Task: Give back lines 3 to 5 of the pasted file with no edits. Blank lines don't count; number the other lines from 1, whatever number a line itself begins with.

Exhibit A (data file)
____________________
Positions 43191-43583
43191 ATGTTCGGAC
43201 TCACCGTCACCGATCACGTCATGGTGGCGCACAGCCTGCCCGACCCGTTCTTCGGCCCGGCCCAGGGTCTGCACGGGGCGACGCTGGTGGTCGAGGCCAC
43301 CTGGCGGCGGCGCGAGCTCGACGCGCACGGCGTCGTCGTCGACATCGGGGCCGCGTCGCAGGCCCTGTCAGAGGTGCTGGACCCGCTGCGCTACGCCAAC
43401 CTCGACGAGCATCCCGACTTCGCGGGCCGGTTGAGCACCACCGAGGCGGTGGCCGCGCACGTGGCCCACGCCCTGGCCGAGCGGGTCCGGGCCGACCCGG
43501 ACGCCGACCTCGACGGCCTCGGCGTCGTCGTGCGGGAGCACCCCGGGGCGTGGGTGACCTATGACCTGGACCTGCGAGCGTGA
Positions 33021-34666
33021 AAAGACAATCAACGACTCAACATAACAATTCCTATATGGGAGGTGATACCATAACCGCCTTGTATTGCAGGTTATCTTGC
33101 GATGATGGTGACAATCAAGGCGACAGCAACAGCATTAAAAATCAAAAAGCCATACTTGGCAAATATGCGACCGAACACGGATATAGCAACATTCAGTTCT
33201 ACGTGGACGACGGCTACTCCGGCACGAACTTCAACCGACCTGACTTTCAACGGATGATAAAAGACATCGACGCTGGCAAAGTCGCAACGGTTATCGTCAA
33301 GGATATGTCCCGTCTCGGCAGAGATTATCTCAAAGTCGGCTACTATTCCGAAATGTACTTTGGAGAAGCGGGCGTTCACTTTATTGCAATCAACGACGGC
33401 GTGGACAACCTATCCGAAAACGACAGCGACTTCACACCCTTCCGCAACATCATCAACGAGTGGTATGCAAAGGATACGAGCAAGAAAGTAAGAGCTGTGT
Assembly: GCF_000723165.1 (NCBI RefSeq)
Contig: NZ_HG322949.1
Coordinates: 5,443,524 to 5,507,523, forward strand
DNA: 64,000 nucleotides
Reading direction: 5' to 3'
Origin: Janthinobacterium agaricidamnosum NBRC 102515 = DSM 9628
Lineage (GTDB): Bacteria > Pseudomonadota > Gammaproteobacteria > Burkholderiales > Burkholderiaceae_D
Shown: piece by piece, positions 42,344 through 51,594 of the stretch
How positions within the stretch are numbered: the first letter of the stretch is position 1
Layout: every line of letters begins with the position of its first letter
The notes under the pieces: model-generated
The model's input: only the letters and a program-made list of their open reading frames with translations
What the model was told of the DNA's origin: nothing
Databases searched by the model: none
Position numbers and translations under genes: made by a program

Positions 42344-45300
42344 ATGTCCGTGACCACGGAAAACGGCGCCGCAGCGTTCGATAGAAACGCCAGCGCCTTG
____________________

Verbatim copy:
43201 TCACCGTCACCGATCACGTCATGGTGGCGCACAGCCTGCCCGACCCGTTCTTCGGCCCGGCCCAGGGTCTGCACGGGGCGACGCTGGTGGTCGAGGCCAC
43301 CTGGCGGCGGCGCGAGCTCGACGCGCACGGCGTCGTCGTCGACATCGGGGCCGCGTCGCAGGCCCTGTCAGAGGTGCTGGACCCGCTGCGCTACGCCAAC
43401 CTCGACGAGCATCCCGACTTCGCGGGCCGGTTGAGCACCACCGAGGCGGTGGCCGCGCACGTGGCCCACGCCCTGGCCGAGCGGGTCCGGGCCGACCCGG